The CuePed trial: How does environmental complexity impact cue effectiveness? A comparison of tonic and phasic visual cueing in simple and complex environments in a Parkinson’s disease population with freezing of gait
Marsh, R., Cole, M. H, Dissanayaka, N. N, Au, T. R, Clewett, S., O'Sullivan, J. D & Silburn, PA. (2019). The CuePed trial: How does environmental complexity impact cue effectiveness? A comparison of tonic and phasic visual cueing in simple and complex environments in a Parkinson’s disease population with freezing of gait. Parkinson's Disease,2019 1-6. United States of America: Hindawi Publishing Corporation. Retrieved from https://doi.org/10.1155/2019/2478980
Background. The optimal prescription of cueing for the treatment of freezing of gait (FoG) in Parkinson’s disease (PD) is currently a difficult problem for clinicians due to the heterogeneity of cueing modalities, devices, and the limited comparative trial evidence. There has been a rise in the development of motion-sensitive, wearable cueing devices for the treatment of FoG in PD. These devices generally produce cues after signature gait or electroencephalographic antecedents of FoG episodes are detected (phasic cues). It is not known whether these devices offer benefit over simple (tonic) cueing devices. Methods. We assembled 20 participants with PD and FoG and familiarized them with a belt-worn, laser-light cueing device (Agilitas™). The device was designed with 2 cueing modalities—gait-dependent or “phasic” cueing and gait-independent or “tonic” cueing. Participants used the device sequentially in the off, phasic, or tonic modes, across 2 tasks—a 2-minute walk and an obstacle course. Results. A significant improvement in mean distance walked during the 2-minute walk test was observed for the tonic mode (127.3 m) compared with the off (111.4 m) and phasic (116.1 m) conditions. In contrast, there was a nonsignificant trend toward improvement in FoG frequency, duration, and course time when the device was switched from off to tonic and to phasic modes for the obstacle course. Conclusions. Parkinson’s disease patients with FoG demonstrated an improvement in distance walked during the two-minute walk test when a cueing device was switched from off to phasic and to tonic modes of operation. However, this benefit was lost when patients negotiated an obstacle course.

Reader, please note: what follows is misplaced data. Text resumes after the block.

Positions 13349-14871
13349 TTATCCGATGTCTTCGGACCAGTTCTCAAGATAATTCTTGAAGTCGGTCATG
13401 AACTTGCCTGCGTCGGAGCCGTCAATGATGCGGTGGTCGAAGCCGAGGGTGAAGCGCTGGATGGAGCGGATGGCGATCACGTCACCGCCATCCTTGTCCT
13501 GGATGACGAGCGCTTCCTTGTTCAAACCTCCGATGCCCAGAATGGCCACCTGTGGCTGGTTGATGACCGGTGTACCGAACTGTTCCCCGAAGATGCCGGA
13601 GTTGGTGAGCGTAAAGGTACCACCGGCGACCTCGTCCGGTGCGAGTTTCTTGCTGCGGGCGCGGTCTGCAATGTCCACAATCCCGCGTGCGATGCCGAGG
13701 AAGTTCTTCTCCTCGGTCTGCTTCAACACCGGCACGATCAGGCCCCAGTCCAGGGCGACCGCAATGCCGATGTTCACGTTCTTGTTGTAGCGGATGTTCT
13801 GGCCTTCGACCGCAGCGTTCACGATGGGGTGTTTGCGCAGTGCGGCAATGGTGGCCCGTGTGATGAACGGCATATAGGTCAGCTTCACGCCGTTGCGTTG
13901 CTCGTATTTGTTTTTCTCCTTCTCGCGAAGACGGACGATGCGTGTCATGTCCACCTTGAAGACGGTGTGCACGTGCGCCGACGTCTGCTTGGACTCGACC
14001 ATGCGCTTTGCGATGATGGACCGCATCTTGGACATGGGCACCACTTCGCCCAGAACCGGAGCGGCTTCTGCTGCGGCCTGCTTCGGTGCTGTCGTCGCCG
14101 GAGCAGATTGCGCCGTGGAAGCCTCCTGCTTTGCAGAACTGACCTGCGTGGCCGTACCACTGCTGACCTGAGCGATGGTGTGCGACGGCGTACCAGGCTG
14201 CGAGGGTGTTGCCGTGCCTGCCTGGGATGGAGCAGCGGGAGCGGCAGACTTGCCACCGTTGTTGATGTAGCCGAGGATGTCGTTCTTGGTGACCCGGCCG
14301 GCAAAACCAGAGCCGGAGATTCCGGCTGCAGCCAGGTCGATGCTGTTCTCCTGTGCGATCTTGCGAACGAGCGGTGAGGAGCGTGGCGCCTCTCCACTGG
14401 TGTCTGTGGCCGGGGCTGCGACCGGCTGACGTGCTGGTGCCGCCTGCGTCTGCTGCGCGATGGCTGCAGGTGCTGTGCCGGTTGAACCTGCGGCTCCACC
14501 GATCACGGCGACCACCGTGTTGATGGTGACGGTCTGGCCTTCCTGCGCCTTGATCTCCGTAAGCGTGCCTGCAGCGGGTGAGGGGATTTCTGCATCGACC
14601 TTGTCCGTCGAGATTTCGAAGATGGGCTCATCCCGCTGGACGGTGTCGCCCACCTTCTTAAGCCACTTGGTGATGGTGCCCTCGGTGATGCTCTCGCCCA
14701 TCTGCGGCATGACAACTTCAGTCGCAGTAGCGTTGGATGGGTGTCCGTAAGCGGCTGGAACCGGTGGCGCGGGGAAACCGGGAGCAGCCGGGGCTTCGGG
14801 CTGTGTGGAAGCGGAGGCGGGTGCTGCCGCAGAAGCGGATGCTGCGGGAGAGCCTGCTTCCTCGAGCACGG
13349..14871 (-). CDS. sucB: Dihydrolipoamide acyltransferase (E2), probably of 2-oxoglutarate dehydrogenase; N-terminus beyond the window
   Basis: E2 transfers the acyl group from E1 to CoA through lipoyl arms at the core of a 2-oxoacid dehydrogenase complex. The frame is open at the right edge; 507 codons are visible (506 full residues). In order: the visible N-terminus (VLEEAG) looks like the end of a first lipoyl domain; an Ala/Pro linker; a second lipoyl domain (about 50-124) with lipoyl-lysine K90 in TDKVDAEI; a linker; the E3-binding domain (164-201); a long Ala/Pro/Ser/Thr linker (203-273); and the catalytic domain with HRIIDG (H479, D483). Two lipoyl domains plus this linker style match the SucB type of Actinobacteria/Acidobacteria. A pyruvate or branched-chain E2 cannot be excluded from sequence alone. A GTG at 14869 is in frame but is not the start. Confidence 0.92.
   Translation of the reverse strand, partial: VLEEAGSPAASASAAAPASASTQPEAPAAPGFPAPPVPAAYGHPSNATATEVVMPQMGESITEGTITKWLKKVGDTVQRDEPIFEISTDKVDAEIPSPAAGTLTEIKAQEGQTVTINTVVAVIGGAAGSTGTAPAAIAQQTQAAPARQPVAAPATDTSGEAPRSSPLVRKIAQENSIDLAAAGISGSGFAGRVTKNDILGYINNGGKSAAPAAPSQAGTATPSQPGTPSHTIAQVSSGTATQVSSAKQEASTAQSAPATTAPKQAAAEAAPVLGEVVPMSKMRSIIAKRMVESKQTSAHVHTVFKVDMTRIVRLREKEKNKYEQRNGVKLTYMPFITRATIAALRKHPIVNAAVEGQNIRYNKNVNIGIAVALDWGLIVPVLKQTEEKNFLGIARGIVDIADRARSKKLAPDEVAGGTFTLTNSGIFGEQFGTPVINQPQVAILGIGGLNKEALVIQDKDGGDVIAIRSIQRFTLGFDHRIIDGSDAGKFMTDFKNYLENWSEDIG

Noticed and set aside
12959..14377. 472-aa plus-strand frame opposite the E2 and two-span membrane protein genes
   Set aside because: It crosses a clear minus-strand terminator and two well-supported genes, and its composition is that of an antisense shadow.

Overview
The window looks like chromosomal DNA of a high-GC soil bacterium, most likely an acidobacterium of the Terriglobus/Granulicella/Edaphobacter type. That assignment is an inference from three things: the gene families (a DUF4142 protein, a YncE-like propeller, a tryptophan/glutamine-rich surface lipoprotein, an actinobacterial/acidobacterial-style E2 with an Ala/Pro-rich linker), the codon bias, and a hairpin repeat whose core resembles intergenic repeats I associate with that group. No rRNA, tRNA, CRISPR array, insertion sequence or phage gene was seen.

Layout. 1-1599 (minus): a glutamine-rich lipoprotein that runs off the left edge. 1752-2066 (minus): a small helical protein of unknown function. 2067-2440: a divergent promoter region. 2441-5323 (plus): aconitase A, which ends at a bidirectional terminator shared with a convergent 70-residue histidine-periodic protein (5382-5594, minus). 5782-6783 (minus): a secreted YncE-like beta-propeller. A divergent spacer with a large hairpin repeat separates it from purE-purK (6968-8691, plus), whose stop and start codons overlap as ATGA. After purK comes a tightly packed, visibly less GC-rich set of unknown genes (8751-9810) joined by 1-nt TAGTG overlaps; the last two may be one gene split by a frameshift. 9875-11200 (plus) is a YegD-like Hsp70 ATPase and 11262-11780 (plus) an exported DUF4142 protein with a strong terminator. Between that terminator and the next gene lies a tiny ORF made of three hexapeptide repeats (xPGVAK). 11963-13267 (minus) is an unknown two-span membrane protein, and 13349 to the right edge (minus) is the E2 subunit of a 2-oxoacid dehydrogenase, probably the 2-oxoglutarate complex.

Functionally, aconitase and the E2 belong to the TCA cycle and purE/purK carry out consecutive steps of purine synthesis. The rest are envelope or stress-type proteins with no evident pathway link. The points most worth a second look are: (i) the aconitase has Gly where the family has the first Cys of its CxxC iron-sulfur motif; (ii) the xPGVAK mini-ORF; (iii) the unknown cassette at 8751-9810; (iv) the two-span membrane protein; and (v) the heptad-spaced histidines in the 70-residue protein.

School of Behavioural and Health Sciences
Open Access Journal Article
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